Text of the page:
Tabak RG, Khoong EC, Chambers DA, Brownson RC. Bridging research and practice: Models for dissemination and implementation research. Am J Prev Med. 2012;43(3):337–50. https://doi.org/10.1016/j.amepre.2012.05.024.
Nilsen P. Making sense of implementation theories, models and frameworks. Implement Sci. 2015;10:53.
Glasgow RE, Emmons KM. How can we increase translation of research into practice? Types of evidence needed. Annu Rev Public Health. 2007;28(1):413–33.
Fogg BJ. Fogg Behavioral Model. 2020. https://behaviormodel.org. Accessed 9 Jul 2021.
Lawley J. Fogg Model of Behavioral Change. 2013. https://www.cleanlanguage.co.uk/articles/attachments/2013-08-17_Fogg_Model_of_Behavior_Change.pdf. Accessed 9 Jul 2021.
Agha S, Tollefson D, Paul S, Green D, Babigumira JB. Use of the Fogg Behavior Model to Assess the Impact of a Social Marketing Campaign on Condom Use in Pakistan. J Health Commun. 2019;24(3):284–92. https://doi.org/10.1080/10810730.2019.1597952.
Agha S, Morgan B, Archer H, Paul S, Babigumira JB, Guthrie BL. Understanding how social norms affect modern contraceptive use. BMC Public Health. 2021;21:1061.
McDonagh LK, Saunders JM, Cassell J, Curtis T, Bastaki H, Hartney T, Rait G. Application of the COM-B model to barriers and facilitators to chlamydia testing in general practice for young people and primary care practitioners: A systematic review. Implement Sci. 2018;13:130.
Boyd J, McMillan B, Easton K, Delaney B, Mitchell C. Utility of the COM-B model in identifying facilitators and barriers to maintaining a healthy postnatal lifestyle following a diagnosis of gestational diabetes: A qualitative study. BMJ Open. 2020;10:e037318. https://doi.org/10.1136/bmjopen-2020-037318.
Barker F, Atkins L, de Lusignan S. Applying the COM-B behaviour model and behaviour change wheel to develop an intervention to improve hearing- aid use in adult auditory rehabilitation. Int J Audiol. 2016;55(sup3):S90–8. https://doi.org/10.3109/14992027.2015.1120894.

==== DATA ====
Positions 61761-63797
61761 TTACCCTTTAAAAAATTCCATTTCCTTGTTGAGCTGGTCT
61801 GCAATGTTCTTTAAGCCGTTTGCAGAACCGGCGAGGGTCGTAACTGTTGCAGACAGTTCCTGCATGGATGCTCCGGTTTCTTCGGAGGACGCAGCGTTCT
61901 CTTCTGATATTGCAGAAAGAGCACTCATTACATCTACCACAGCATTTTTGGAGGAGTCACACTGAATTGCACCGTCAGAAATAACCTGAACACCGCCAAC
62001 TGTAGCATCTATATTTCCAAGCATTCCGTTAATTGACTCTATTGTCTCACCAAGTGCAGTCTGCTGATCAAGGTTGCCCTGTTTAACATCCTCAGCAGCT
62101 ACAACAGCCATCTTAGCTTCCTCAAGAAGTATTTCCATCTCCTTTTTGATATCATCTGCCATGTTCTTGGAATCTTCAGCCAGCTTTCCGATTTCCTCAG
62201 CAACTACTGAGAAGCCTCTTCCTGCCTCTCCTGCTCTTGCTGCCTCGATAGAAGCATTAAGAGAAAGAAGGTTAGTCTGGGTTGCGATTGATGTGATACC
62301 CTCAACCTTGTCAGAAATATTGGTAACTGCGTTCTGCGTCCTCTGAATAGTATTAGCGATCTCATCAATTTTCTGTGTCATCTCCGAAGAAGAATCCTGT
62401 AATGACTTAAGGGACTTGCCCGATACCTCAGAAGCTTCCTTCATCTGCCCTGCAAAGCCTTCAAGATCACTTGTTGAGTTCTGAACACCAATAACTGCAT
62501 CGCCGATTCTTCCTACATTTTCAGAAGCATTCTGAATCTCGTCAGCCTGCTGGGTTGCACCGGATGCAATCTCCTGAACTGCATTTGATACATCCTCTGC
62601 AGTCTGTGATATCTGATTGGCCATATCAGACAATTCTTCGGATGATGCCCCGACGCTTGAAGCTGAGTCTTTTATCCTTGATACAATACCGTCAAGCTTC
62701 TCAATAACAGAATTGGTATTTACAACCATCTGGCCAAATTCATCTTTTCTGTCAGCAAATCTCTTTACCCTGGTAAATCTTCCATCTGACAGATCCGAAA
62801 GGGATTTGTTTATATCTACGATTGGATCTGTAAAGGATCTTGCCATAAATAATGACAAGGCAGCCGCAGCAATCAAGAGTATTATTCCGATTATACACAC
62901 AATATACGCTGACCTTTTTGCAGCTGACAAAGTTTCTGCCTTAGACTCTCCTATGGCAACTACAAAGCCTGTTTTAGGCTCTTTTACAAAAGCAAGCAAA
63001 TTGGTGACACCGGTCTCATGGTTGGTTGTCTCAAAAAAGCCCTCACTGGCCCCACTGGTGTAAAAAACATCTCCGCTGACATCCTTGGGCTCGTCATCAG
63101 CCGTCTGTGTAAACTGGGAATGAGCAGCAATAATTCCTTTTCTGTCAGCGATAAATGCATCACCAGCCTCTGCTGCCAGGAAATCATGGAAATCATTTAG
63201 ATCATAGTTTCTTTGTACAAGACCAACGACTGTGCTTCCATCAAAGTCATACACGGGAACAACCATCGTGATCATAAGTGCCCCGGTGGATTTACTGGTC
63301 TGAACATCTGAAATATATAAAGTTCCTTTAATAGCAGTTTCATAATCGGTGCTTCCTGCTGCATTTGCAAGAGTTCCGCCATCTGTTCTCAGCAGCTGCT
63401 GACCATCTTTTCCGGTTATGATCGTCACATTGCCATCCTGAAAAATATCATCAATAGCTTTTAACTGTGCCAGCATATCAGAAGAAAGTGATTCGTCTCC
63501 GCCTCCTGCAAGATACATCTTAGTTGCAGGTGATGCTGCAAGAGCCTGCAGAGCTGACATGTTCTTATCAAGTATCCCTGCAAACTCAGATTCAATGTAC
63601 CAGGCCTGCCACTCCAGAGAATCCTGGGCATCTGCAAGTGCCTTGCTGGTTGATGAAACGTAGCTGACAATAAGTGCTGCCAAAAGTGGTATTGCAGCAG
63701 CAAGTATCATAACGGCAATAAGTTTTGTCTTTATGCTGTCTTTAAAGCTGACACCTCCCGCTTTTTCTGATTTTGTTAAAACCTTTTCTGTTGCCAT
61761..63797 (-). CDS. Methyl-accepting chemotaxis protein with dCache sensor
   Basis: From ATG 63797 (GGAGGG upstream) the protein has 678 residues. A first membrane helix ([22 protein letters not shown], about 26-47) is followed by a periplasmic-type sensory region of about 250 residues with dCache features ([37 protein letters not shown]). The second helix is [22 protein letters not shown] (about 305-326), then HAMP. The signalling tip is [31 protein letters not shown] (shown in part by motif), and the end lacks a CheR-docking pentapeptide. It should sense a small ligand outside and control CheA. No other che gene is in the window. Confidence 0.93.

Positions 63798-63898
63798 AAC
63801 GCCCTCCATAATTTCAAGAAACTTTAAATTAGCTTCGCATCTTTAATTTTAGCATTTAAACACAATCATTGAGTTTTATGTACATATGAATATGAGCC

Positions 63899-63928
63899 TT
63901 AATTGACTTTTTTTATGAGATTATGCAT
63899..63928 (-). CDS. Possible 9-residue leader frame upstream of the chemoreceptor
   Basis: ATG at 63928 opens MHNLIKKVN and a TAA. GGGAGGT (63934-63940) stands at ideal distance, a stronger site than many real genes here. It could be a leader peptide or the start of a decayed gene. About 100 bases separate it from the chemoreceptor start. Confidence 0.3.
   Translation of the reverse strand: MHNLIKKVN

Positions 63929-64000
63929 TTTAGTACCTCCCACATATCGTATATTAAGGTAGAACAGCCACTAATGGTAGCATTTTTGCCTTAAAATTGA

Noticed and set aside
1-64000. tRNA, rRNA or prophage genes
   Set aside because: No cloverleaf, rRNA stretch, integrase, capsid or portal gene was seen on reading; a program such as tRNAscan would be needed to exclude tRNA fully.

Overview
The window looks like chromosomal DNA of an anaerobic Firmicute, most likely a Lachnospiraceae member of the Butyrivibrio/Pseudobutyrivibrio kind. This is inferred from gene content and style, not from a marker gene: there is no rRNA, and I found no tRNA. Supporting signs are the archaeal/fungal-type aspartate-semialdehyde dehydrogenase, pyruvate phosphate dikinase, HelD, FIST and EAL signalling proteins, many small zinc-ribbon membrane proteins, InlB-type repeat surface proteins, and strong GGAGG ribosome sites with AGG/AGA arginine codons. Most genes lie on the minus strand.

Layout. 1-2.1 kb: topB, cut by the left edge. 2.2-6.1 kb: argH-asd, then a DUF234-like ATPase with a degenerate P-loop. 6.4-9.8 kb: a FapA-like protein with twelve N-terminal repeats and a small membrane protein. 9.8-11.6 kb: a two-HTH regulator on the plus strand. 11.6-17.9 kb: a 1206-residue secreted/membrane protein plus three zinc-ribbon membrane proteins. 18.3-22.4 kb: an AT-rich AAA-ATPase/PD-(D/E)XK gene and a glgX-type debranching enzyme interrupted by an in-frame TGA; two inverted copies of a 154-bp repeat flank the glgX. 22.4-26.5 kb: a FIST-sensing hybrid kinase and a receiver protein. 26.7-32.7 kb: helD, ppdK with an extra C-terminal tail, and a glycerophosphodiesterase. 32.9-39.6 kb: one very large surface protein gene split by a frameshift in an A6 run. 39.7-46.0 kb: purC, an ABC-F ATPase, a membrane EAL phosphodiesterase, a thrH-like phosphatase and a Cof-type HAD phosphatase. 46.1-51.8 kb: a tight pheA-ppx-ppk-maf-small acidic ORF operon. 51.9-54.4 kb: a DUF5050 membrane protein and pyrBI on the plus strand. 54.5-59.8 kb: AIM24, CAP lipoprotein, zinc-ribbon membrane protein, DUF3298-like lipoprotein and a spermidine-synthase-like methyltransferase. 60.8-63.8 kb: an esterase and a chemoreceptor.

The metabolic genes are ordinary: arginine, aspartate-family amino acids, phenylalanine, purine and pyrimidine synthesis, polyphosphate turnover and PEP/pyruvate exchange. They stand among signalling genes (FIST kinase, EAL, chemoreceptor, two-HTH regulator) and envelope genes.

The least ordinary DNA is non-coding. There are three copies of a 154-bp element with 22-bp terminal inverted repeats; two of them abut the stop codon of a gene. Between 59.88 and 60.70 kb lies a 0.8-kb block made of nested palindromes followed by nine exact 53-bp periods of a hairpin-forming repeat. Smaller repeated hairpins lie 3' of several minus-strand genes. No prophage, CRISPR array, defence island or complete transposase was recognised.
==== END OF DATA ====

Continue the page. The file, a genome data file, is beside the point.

World Health Organization. Tailoring Immunization Programmes (TIP): An Introductory Overview. https://www.who.int/immunization/programmes_systems/Global_TIP_overview_July2018.pdf?ua=1. Accessed 17 Aug 2021.
Service,O, Hallsworth M, Halpern D, Algate F, Gallagher R, Nguyen S, Ruda S, Sanders M, Pelenur M, Gyani A, Harper H, Reinhard J, Kirkman E. EAST: Four simple ways to apply behavioural insights. 2014. http://www.behaviouralinsights.co.uk/publications/east-four-simple-ways-to-apply-behavioural-insights/. Accessed 12 Jul 2021.
Castle E, Chadborn T. Health Matters: Using behaviour change strategies in catering outlets. 2017. https://publichealthmatters.blog.gov.uk/2017/03/31/health-matters-using-behaviour-change-strategies-in-catering-outlets/. Accessed 12 Jul 2021.
Carter B. Using behavioural insights to address complex development challenges. 2017. https://assets.publishing.service.gov.uk/media/5ab0c44d40f0b62d8291e316/Behavioural_insights__1_.pdf. Accessed 13 Jul 2021.